Earlier this week, an article popped up on my news feed in which the author explained why she has been consciously turning down requests for coffee meetings with people.
Wendy McClelland, a past nominee for Canadian Entrepreneur of the Year and coach, wrote: “I actually tracked all these coffee meetings for a year and not one led to anything that improved my bottom line.
“So, how do I deal with people who email or call and want to meet for coffee? I ask them to be specific about what they’d like to discuss and give me a link to a website where I can find more information. I can then do some research and decide if there is a real reason to meet.”
Unsurprisingly, McClelland’s article drew strong comments from both sides of the fence.
Some were quick to support her stand, agreeing that time is a “limited commodity” and that she would be reimbursed – or at least see an ROI – for the time she spends helping someone else.
“If you only give and give, and don’t get something back you are a charity, not a business,” one commenter wrote. True.
Others chastised her view, saying she was not taking into consideration the intangible benefits of helping others, or thinking about how these favours could pay off in the long run. Also true.
I understand both points of views, and struggle with it everyday, as I’m sure many of you do.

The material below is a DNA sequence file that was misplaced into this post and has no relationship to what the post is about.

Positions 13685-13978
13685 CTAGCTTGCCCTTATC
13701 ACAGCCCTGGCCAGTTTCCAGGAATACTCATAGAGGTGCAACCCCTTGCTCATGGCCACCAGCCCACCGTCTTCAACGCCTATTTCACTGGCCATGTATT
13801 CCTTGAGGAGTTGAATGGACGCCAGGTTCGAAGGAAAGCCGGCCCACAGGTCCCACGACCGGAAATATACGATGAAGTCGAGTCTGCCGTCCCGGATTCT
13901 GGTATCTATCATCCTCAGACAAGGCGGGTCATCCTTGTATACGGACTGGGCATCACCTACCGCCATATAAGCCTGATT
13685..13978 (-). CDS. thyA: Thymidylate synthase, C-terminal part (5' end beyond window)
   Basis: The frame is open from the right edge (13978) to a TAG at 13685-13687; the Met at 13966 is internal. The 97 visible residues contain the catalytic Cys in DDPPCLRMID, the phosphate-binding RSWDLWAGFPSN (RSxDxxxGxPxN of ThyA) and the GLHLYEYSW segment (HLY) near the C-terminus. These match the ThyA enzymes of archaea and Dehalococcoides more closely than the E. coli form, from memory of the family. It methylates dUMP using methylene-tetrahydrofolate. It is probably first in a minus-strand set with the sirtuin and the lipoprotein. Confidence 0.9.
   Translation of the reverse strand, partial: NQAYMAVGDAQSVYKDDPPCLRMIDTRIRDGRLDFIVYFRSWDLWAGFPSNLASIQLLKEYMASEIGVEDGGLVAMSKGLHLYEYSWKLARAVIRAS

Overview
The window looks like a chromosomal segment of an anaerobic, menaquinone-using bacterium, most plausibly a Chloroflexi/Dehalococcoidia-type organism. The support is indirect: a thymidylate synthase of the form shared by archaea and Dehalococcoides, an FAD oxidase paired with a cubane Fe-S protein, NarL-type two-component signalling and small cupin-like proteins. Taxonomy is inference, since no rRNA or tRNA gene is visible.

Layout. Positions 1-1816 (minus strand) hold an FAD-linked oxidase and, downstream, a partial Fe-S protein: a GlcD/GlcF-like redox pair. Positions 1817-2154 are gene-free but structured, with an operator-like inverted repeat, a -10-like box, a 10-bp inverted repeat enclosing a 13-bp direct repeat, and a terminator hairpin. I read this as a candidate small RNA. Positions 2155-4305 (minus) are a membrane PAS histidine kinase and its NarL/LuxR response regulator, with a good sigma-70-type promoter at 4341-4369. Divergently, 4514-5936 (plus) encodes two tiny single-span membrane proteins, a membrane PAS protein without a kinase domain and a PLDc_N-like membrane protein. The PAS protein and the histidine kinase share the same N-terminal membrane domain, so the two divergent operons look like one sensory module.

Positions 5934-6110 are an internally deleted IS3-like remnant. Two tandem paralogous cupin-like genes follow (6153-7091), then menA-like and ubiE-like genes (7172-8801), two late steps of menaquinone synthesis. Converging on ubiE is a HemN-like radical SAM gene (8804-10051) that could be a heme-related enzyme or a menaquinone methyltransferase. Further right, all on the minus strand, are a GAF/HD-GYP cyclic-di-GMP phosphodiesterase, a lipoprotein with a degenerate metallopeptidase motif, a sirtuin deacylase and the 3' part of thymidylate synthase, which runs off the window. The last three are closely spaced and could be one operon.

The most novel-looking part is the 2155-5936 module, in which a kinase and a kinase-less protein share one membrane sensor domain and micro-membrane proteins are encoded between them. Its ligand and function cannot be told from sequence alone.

On one hand, there is no doubt time is a limited commodity. If I could do every interview in person because it yielded a more personal and candid feature, I would. But the truth of the matter is I just don’t have the time or resources.
It is tough to be selective when it comes to deciding who to meet in person, or which meetings would be just as valuable (some times more so) over the phone or via email.
But I also very strongly believe in building personal relationships. I have lost count of the number of times a coffee meeting I have taken with someone who just wanted to chat with no agenda or expectations have resulted in in-depth features, event sponsorships and even cover interviews.
Technological advancements in communication have made it possible for me to do my job reasonably well with just my phone and computer. But that would mean I’m just another email in an inbox or voice on the phone.
I really think taking time off to meet with people, be it for something that will give you immediate ROI or something that will pay off in a few months or years, in a good investment of time.
Of course, don’t go rushing off to meet with every single person who wants to just catch up or “pick your brain”. If you believe someone will really bring no value to your work (maybe he’s in a very contrasting industry or is someone you’re highly likely to never interact with again), politely decline or offer to have that conversation over email or the phone.
But where possible, I would highly encourage you take that coffee meeting. You never know when one cup of joe could lead.
Human Resources magazine and the HR Bulletin daily email newsletter:
Asia's only regional HR print and digital media brand.
Register for your FREE subscription now »